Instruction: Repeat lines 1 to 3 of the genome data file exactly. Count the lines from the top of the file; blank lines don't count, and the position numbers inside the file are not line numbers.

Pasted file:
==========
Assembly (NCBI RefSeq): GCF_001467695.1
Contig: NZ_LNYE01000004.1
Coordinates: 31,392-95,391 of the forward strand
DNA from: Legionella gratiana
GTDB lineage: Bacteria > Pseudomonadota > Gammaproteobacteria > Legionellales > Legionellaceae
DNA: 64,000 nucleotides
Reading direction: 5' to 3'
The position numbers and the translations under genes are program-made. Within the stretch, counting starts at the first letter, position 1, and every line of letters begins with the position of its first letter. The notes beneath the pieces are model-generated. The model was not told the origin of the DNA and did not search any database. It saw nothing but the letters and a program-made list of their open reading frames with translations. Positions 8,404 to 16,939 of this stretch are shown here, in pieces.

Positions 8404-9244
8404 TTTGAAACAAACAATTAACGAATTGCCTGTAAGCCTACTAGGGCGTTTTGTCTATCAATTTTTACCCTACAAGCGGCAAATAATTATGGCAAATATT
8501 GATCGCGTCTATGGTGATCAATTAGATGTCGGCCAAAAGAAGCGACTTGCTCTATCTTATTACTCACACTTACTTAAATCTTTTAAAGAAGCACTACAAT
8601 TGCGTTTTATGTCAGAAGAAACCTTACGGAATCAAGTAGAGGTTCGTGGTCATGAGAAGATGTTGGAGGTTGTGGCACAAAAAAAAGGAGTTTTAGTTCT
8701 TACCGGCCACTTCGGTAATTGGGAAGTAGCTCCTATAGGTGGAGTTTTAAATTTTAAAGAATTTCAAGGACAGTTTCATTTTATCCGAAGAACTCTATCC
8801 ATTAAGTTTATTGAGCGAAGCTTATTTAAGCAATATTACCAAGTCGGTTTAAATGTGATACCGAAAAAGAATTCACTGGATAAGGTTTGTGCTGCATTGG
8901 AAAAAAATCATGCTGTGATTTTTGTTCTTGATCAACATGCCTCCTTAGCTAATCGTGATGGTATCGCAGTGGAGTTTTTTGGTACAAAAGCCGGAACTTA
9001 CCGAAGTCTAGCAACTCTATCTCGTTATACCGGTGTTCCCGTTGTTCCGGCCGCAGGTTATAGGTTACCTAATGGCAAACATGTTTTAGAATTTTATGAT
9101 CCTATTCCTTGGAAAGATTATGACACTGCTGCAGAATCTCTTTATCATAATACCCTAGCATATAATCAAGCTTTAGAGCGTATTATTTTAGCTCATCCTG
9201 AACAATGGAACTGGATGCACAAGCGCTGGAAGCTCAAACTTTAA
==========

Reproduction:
Assembly (NCBI RefSeq): GCF_001467695.1
Contig: NZ_LNYE01000004.1
Coordinates: 31,392-95,391 of the forward strand